Grade Points
D* 84
D 72
M 48
P 24

RSL Level 3 Extended Certificate for Music Practitioners

Grade Points
D* 28
D 24
M 16
P 8

RSL Level 3 Certificate for Music Practitioners

Grade Points
D* 14
D 12
M 8
P 4
Key issues for UK HE admissions

Tech level qualifications are advanced (Level 3) qualifications, mainly taken by 16-19 year old students who want to specialise in a specific industry, occupation, or occupational group. They equip students with specialist knowledge and skills.

There are a number of key considerations for HEPs when reviewing Tech level qualifications that do not meet the full DfE criteria from 2018:

  • Applicants holding interim-reformed Tech level qualifications may not have had experience of external or synoptic assessment.
  • The reformed and interim-reformed qualifications will be delivered by schools and colleges at the same time (see ‘Education context’). Therefore, HEPs may wish to consider their approach to setting and listing entry requirements for the specific qualifications.
  • The dual running of the qualification may result in applicants declaring the incorrect version within their application. UCAS will be working to support applicants and advisers in this area.
  • These qualifications are fundamentally different to the reformed versions and likely to result in learners developing different skills and aptitudes. HEPs should review their understanding of these qualifications to ensure it remains up to date. HEPs may also wish to consider their approach to setting and listing entry requirements for the specific qualifications, and any differences should be clearly articulated.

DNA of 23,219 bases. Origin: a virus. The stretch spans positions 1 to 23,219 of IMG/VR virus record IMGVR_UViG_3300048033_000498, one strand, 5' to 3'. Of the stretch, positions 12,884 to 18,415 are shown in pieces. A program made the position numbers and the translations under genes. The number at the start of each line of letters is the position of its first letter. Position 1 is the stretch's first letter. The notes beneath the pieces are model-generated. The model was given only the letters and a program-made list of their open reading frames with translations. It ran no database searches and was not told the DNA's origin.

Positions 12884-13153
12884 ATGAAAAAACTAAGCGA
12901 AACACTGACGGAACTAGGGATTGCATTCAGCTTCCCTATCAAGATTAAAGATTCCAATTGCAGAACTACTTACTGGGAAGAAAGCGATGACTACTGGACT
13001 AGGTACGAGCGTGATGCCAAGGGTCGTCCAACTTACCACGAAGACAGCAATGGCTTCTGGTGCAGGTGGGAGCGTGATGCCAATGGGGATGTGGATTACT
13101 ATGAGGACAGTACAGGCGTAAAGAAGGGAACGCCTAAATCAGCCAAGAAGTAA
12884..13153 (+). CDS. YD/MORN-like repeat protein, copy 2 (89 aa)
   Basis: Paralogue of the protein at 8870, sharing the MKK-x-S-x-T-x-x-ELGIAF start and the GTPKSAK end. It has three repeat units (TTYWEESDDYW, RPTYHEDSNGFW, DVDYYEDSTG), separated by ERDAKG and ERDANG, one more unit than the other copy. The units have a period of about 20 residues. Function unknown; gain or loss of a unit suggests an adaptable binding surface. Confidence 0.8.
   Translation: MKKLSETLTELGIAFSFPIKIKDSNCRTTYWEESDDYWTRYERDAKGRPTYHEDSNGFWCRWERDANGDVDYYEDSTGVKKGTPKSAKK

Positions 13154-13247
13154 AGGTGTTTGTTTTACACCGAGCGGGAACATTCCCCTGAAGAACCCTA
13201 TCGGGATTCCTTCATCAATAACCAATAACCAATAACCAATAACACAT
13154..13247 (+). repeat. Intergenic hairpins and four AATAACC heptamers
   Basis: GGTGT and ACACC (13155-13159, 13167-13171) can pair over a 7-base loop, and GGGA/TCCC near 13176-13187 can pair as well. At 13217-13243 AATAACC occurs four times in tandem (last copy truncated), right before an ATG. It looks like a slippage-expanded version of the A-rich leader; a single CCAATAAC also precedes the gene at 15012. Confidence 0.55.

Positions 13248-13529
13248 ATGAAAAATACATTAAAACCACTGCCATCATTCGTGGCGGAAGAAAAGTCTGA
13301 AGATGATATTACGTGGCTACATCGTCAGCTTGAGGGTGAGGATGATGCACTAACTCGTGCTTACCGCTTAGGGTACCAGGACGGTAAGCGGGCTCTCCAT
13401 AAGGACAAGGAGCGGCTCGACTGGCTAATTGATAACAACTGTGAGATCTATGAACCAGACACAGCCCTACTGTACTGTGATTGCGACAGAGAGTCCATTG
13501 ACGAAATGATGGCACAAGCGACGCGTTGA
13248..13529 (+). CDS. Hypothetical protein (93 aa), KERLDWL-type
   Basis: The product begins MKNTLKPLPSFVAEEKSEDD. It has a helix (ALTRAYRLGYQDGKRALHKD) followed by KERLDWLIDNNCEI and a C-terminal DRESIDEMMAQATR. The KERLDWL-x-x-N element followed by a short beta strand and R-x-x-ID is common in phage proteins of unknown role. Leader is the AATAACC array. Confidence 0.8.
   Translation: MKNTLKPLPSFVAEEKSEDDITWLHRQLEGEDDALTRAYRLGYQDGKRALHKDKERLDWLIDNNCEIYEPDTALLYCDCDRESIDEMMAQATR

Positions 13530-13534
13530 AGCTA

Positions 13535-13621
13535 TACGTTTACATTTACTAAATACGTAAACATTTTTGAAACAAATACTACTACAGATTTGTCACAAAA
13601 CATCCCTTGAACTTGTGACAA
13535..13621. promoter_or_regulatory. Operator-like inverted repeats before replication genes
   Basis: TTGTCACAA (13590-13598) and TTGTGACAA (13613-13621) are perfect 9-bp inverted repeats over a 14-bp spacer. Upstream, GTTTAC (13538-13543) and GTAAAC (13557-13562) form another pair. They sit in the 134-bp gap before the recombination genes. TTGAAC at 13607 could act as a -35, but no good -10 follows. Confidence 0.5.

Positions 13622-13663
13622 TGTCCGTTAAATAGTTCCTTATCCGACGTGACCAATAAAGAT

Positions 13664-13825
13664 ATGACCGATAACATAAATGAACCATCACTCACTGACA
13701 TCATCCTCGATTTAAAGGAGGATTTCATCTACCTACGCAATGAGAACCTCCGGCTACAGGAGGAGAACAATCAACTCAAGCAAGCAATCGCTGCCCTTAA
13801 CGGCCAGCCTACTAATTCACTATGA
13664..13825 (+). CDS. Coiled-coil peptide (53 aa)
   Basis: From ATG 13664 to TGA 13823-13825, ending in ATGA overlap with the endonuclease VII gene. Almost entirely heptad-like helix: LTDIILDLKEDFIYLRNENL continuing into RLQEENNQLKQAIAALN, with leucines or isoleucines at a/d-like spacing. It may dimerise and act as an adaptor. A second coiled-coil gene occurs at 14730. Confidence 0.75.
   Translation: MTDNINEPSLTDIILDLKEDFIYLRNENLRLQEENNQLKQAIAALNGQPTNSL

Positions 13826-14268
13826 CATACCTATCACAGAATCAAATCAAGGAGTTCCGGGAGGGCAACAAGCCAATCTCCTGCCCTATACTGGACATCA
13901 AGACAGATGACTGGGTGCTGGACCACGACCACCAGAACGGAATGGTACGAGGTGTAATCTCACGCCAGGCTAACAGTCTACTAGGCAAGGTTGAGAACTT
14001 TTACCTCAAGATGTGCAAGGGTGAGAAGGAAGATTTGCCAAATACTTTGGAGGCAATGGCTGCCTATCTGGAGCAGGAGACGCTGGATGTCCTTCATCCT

Tech levels are designed to support progression to employment, an apprenticeship, or to higher education.

Progression to higher education is generally within the vocational area of the Tech level, and may be to a foundation degree.

The exact curriculum studied may depend on the choice of optional units taken

Timing of assessments/results for students

Students are assessed throughout the duration of their course. The vast majority will complete the course by end of June, with results issued in late July and submitted to UCAS in early August.

Qualification dates notes

These qualifications are current. 

Reporting and certification information

The results of RSL Level 3 qualifications for Music Practitioners are reported to UCAS through Awarding Body Linkage (ABL).

View the results available through ABL.

Certifications are reported on a quarterly basis to the relevant regulators.

Progression information

Tech level qualifications differ in size; some may meet the entry requirements for higher education in their own right in a related area and some may need to be offered in conjunction with other Level 3 qualifications, for instance A levels. In addition, some higher education courses may require specific levels of achievement in particular units or ask for additional qualifications to satisfy subject knowledge requirements.

These qualifications offer progression to higher education, an apprenticeship, or employment.

Progression to HE will probably be in the vocational area of the qualification, and may be to a foundation degree or a Higher National qualification (HNC/HND).

Tech level qualifications are supported by at least five employers from the job sector the qualification is related to. All students have to take part in meaningful activity involving employers in the course of their study. Examples are work placements, taking part in projects, or some of the course being taught by someone who works in the industry.